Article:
In the oldest tradition of the western lawman, the nine members of the Crescenta Valley Sheriff's Station Deputy Reserve Posse ride horseback into the hills to preserve law and order.
For $1 a year, they endure horseflies, heat and dust. And they say they love it.
"They're really an extension of the old West," said Deputy Wayne Wallace, assistant coordinator of the Crescenta Valley reserves.
"Each person is different, " he said, "yet they come in here and put on a uniform and they're all here for the same reason: It's demanding but, in the long run, it's rewarding. You can't beat it."
During the week, most posse members pursue occupations somewhat less romantic. They include a bank executive, a meat cutter, a dry cleaner, a construction contractor, a printing company owner and a credit card investigator.
But on most weekends, posse members saddle up and ride rugged back-country trails to look for lost campers, patch up injured hikers and handcuff lawbreakers.
All said they have similar motives for volunteering as much as 80 hours a month to the posse trail: a desire to help the public, a love for the back country and, of course, to be on horseback.
"I know I've come out here in this," posse captain Bob Ouzts, a 52-year-old bank executive, said, referring to the blazing heat in Big Tujunga Canyon on a recent Sunday, "or been out in the winter, with the wind blowing, freezing and shivering in the dark, and I would ask myself, 'Why am I doing this, why am I punishing myself?' And the moment you find that lost kid, you know exactly why you're doing this."
Paula Riley, a 40-year-old credit card investigator for a bank and the only woman in the posse, said, "I guess we've all got that old-fashioned good-guy attitude."
The Crescenta Valley posse is one of 18 sheriff's posses in Los Angeles County, but its territory is considered among the most rugged and remote.
Mountain Peaks, Drop-Offs
Much of the station's approximately 425-square-mile area of responsibility lies within the rugged San Gabriel Mountains in Angeles National Forest, ranging from May Canyon near San Fernando to the Mt. Waterman ski area.
The area features high mountain peaks, sheer drop-offs, extreme temperatures and sudden changes of weather. It is a high-use recreation area now; it was once a hideout for the likes of Joaquin Murietta, Juan Flores and Pancho Daniel, \o7 bandidos \f7 who preyed on early settlers.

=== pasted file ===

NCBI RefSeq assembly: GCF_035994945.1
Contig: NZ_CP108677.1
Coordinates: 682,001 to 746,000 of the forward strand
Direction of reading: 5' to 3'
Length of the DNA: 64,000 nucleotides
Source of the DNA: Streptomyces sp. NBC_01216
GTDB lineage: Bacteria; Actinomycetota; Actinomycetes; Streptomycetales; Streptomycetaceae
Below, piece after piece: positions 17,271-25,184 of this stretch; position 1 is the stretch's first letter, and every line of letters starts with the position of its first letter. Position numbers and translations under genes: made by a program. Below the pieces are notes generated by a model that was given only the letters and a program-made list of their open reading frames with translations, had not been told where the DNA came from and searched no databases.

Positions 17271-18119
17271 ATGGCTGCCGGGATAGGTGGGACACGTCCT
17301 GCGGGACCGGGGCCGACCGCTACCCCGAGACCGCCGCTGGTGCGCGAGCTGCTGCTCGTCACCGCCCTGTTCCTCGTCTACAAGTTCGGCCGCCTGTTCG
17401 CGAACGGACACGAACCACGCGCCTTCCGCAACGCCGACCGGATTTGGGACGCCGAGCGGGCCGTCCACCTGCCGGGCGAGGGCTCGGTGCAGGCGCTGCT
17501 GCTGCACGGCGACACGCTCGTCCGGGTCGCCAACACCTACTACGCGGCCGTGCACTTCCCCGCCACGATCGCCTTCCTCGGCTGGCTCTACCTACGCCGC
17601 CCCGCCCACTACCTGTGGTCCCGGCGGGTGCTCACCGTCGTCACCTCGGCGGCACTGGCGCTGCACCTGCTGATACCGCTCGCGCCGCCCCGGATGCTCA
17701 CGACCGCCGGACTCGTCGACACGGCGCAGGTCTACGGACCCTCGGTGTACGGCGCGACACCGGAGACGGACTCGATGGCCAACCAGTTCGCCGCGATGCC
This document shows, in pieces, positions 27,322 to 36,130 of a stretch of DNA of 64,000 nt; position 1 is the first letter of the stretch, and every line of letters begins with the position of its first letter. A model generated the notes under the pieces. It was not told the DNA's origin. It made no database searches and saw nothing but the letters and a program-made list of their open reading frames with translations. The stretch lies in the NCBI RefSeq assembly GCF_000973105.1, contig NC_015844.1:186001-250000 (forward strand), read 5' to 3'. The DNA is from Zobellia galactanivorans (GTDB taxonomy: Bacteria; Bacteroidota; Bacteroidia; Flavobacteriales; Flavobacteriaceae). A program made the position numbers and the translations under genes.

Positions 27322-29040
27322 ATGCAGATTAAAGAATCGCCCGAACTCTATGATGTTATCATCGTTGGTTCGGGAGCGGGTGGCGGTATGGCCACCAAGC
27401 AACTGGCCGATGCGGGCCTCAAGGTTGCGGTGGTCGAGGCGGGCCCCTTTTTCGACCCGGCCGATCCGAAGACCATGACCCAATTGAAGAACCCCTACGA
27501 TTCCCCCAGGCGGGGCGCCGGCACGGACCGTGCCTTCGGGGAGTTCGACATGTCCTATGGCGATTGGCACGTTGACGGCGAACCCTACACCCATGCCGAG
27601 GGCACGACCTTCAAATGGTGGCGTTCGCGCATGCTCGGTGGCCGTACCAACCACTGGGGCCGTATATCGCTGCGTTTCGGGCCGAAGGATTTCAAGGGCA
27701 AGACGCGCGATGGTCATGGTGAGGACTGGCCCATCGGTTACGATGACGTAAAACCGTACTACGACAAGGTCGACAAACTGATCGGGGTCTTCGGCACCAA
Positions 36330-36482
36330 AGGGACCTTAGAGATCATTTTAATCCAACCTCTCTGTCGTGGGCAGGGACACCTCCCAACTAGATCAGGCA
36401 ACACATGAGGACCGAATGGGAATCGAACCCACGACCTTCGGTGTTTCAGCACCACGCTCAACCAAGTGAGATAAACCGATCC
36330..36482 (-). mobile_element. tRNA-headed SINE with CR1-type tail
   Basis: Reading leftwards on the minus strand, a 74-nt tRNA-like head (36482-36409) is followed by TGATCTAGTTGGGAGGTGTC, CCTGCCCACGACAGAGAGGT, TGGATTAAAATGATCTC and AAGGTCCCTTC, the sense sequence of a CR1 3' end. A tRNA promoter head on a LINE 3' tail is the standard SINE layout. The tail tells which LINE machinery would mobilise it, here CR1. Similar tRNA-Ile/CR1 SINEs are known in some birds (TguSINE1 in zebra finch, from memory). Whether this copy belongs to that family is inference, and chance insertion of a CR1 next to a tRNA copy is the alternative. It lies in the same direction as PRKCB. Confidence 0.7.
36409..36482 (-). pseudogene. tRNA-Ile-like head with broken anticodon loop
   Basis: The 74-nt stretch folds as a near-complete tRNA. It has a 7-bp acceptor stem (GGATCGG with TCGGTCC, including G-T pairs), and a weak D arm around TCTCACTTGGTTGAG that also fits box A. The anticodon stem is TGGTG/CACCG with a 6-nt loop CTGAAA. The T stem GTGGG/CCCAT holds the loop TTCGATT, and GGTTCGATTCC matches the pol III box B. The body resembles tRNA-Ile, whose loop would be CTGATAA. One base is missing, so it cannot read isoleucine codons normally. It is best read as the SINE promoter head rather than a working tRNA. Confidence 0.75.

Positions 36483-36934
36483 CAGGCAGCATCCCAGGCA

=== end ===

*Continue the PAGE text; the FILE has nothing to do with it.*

The Los Angeles County Sheriff's Department was founded in 1850 and a posse was soon formed to try to rout those stagecoach robbers, highwaymen and murderers from the surrounding hills.
Help Hikers, Campers
Things generally are not quite so exciting for the posse these days, although Deputy Jerry Heltzel two years ago caught a woman and her lover dumping the body of her husband with the aid of a male accomplice. The accomplice turned witness and was granted immunity from prosecution; the woman and her lover are serving long prison sentences.
But posse members more often spend time helping hikers and campers and making sure laws are obeyed instead of looking for criminals on the lam.
They also ride in residential areas with horse trails, such as in La Canada Flintridge, to keep motorcycles and four-wheel-drive vehicles as well as vandals and rowdy youths off the trails.
"It's a high-visibility thing," Deputy Wallace said. "We are there to let the people know we are there."
The posse also helps the forest service and the state Department of Fish and Game during deer season, when hunters flock to the area. The posse checks for illegal weapons, poachers and license violators.
Bill Brandstetter, a Forest Service ranger who works in Big Tujunga Canyon, said the posse's presence makes a difference. "The problems pick up when they leave," he said.
Ouzts (pronounced ootz) said the posse responds to more than 100 incidents each year. "Every weekend we go out, we have at least two or three problems to deal with," he said.
Posse members must pass 12 weeks of training at the sheriff's academy, attending nights and weekends. They are trained in arrest laws, search and seizure, crowd control, first-aid, firearms and some traffic-related skills.
Posse member Riley, who described herself as "110 pounds and 5 feet, 2 inches in fat socks," couldn't join the posse until the department dropped the height and weight requirements. She has been riding with the posse for two years now.
Struck by Limb
"She's one of the best I've ever seen," Ouzts said. "She gets along with people real well and she can be authoritative, too. She can handle the rowdies. Sometimes they kind of laugh at her at first because she's tiny, but she can make them forget about that all of a sudden."
Though she often has to stand on a large rock or a low fence to get in the stirrups, she rides tall in the saddle. Sometimes too tall. She was once riding hard, chasing a girl's runaway horse, when she was knocked from the saddle as she rode under a tree.
"I saw the leaves but I didn't see the limb," she said as she pointed out the spot above her right eye where she took the blow that knocked her out and required 16 stitches.
50 to 80 Hours a Month
Posse members normally ride, in rotation, one Sunday patrol and one training session each month. There also is a posse on the trail every Sunday and on most holidays.
With meetings and the time it takes to keep their horses and equipment ready, members say they each spend 50 to 80 hours a month on posse duties.
Each also spends several thousand dollars a year to feed, board and keep his or her horse healthy. The county provides each with one uniform, a duty belt and .38-caliber handgun.
Ouzts pointed out with a laugh that the annual $1 each is paid for insurance amounts to 78 cents after taxes.